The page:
England have announced home fixtures against Pakistan and Ireland this summer.
Three ODI clashes with Ireland will take place between July 30 and August 4. All games will take place at Southampton’s Ageas Bowl and will be behind closed doors.
Those games will then be followed by a three-match Test Series against Pakistan throughout August. The first will take place at Old Trafford before the final two games are once more held at the Ageas Bowl.
Three T20I matches against Pakistan will then take place at Old Trafford between August 28 and September 1. Again, all fixtures will be behind closed doors due to the coronavirus pandemic.
England vs Ireland ODI series:
The Ireland squad will arrive in the UK on Saturday 18th July, travelling to the Ageas Bowl. This will be their base before the games at the same venue
- First ODI – July 30 – Ageas Bowl, Southampton
- Second ODI – August 1 – Ageas Bowl, Southampton
- Third ODI – August 4 – Ageas Bowl, Southampton
England vs Pakistan Test series:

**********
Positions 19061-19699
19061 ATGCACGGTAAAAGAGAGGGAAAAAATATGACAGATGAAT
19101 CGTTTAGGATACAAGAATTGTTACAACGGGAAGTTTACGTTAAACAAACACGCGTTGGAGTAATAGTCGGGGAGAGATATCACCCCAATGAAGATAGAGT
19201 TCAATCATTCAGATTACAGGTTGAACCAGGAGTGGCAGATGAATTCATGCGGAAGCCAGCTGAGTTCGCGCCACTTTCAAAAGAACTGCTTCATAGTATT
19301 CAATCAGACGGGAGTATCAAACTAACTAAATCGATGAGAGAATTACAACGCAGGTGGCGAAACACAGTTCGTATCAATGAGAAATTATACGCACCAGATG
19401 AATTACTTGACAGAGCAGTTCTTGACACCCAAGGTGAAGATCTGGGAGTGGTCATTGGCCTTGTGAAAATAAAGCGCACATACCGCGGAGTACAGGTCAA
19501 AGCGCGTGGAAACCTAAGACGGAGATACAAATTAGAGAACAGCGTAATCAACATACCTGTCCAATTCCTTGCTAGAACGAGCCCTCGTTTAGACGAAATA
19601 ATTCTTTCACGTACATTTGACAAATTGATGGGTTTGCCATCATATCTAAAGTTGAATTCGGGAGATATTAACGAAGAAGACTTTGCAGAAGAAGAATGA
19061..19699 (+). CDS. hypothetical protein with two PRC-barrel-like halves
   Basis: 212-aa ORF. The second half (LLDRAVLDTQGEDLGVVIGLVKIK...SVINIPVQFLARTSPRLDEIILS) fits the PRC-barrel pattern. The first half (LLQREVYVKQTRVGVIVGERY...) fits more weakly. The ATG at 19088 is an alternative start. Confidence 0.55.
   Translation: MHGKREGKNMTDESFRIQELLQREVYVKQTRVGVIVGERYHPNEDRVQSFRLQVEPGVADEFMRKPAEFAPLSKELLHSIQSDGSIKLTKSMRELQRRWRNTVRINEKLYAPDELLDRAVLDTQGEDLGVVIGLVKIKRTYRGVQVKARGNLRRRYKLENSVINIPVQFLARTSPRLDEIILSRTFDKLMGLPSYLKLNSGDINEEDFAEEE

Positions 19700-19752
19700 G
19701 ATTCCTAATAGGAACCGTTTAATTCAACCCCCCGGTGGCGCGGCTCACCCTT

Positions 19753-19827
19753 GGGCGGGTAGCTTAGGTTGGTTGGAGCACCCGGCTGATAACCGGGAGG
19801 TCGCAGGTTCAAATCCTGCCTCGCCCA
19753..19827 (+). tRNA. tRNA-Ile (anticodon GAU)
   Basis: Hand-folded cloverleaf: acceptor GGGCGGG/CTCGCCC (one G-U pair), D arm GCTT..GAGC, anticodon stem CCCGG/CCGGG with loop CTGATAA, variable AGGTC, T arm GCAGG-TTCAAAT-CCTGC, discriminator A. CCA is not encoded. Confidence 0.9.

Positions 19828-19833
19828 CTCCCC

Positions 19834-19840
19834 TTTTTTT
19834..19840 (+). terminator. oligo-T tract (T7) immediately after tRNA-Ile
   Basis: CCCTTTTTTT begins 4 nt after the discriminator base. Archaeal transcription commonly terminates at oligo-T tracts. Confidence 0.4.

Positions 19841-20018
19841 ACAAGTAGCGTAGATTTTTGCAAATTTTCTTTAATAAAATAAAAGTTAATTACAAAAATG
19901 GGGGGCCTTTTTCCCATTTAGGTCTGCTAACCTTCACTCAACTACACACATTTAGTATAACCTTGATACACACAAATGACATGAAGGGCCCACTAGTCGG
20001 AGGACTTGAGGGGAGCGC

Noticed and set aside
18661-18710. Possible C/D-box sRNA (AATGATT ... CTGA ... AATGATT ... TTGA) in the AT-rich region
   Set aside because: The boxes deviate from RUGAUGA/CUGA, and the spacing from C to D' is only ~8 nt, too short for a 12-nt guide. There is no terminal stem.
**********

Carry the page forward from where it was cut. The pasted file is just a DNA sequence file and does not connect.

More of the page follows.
Pakistan arrived into the UK on Sunday 28th June and are undergoing a 14-day isolation period at Blackfinch New Road, Worcester, before transferring to Derbyshire’s County Ground to continue preparations.
- First Test – August 5-9 – Old Trafford, Manchester
- Second Test – August 13-17 – Ageas Bowl, Southampton
- Third Test – August 21-25 – Ageas Bowl, Southampton
England vs Pakistan T20I Series:
- First T20I – August 28 – Old Trafford, Manchester
- Second T20I – August 30 – Old Trafford, Manchester
- Third T20I – September 1 – Old Trafford, Manchester
Fixture announcement is important step
ECB Chief Executive Tom Harrison said: “Confirmation of these matches against Ireland and Pakistan is another important step for our game as we begin to safely stage international cricket again, but also to minimise the impact the Covid-19 pandemic has had, and will continue to have, on cricket at all levels.
“It has taken significant effort and expertise to allow us to reach a position where cricket is now ready and able to return to the field of play from the elite level to recreational cricket.
“We owe a significant debt of gratitude to the players, staff and administrators of the Cricket West Indies, Cricket Ireland, and the Pakistan Cricket Board for their willingness and co-operation to get international cricket back up and running and allow these matches to be staged.
“Sports fans across the world will benefit as international cricket returns to our screens while it will also provide much-needed financial aid at all levels of cricket in England and Wales as we aim to withstand the challenges in front of us.
“It must be reiterated that there is still much work for the ECB and the cricket network to do as we try to plot a path through this pandemic.”